Makeup Inspiration from Disney Princesses Part I: The Classic Era

Classic makeup looks from some classy ladies.

This post may contain affiliate links, which means we may receive a commission if you purchase through our links. Please read our full disclosure here.

Disney princesses have been around for ages now, and it’s amazing how they’re still as popular as ever! These iconic characters don’t just appeal to kids anymore: they’re extremely loved among young adults and twenty-somethings, too. 

Disney Princesses, to me, were never mere damsels in distress. These powerful ladies taught me so many important life lessons about being strong for myself, fighting for what matters, and caring for others. They’ve inspired many people since their creation, and I know they’ll continue to inspire more in the future. 

Speaking of inspiration, these fantastic characters have inspired me to undertake a three-part series focusing on the makeup looks behind each era of Disney princesses! According to the Disney website, Disney princesses are officially separated into three distinct eras: 

  • The Classic Era (1937-1959)
  • The Renaissance Era (1989-1998)
  • The Modern Era (2009-Today)

Part I will feature the Classic Princesses: Snow White, Cinderella, and Aurora!

Snow White, Cinderella, and Aurora form the group of “The Classic Princesses”. 

These three were the core princesses that defined what it meant to be a Disney princess. These iconic princesses had to create the heart and soul of an entire franchise. They had a huge responsibility in setting the initial foundation that would inspire the future princesses that we know and love today.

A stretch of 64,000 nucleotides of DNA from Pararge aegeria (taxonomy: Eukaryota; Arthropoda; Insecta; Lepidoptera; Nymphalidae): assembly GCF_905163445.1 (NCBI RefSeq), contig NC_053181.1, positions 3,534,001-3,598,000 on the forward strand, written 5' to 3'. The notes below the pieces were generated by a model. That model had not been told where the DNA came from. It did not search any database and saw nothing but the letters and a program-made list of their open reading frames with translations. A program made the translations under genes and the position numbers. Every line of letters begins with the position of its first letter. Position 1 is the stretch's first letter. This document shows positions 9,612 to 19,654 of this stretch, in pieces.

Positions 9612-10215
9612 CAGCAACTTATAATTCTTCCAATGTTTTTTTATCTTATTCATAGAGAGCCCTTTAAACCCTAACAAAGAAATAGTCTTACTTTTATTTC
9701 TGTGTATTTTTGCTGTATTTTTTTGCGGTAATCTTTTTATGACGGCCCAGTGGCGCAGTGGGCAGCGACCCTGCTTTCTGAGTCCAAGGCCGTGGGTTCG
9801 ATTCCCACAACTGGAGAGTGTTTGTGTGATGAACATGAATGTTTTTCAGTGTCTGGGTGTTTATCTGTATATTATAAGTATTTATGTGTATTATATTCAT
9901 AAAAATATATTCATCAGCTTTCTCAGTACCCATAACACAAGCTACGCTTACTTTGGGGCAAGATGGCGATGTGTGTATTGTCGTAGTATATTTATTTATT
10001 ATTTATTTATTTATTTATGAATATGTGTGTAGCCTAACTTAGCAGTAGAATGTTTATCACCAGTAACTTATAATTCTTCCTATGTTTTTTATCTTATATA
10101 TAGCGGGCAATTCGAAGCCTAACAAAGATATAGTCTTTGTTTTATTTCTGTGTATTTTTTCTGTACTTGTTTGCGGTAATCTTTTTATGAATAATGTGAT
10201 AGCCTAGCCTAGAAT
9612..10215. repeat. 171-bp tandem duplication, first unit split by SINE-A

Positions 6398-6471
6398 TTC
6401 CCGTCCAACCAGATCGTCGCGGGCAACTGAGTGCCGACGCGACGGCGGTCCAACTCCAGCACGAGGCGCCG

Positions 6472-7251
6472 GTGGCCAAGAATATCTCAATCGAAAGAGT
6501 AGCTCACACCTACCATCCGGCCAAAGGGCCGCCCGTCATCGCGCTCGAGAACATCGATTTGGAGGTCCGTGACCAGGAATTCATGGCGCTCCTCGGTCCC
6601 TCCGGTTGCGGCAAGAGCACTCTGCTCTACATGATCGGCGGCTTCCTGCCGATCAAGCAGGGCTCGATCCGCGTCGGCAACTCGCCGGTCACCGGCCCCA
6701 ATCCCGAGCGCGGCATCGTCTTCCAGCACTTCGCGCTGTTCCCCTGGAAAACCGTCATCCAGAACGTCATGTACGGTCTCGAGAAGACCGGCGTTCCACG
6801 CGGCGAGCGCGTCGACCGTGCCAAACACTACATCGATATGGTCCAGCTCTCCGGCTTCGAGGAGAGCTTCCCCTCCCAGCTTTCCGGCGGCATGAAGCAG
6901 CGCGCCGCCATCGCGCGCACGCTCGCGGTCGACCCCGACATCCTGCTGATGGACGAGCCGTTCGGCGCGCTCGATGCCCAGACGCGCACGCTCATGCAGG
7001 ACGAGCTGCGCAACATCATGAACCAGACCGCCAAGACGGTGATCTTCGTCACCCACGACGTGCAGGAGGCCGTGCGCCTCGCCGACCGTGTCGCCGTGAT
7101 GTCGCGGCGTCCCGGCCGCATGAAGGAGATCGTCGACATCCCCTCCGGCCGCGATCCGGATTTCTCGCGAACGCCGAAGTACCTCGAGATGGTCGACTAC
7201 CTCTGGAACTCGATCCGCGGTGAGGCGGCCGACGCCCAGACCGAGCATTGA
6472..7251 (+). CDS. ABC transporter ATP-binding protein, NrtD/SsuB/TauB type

Needless to say, there was definitely pressure on illustrators to make sure the princesses were absolutely right for their time periods and that they could still be relevant to future generations. 

L’oreal Lash Paradise Mascara – Ulta | Tarte Amazonian Clay Foundation – Sephora | Besame Lipstick in Red Velvet 1945 – Sephora | Milani Baked Blush in Red Vino – CVS | Bourjois Healthy Balance Powder – Amazon | Colourpop Gel Liner in Call Me – Colourpop | Photo – Disney

The makeup looks of these classic princesses were heavily influenced by their respective decades. The 30s, 40s, and 50s were known for promoting the “Old Hollywood Glam” look, with perfect skin, rosy cheeks, and bright red lips as the main features. 

Color entered the makeup scene later in the 50s, with women matching pastel eyeshadow colors to their outfits. 

Makeup in these decades was tastefully done and largely emphasized natural beauty, but it was most commonly used in a way that emphasized a more youthful appearance. 

L’oreal Infalible Pro Glow Foundation – Target | Maybelline Better Skin Concealer – Walgreens | Tarte Rainforest of the Sea Lipstick in Beach Babe – Sephora | Maybelline The Falsies Volum Express Mascara – Walgreens | Tarte Blush in Peaceful – Tarte Cosmetics | Photo – Disney

Snow White is probably the best example of the makeup from this time period, but Cinderella and Aurora manage to give off the same look in their own way.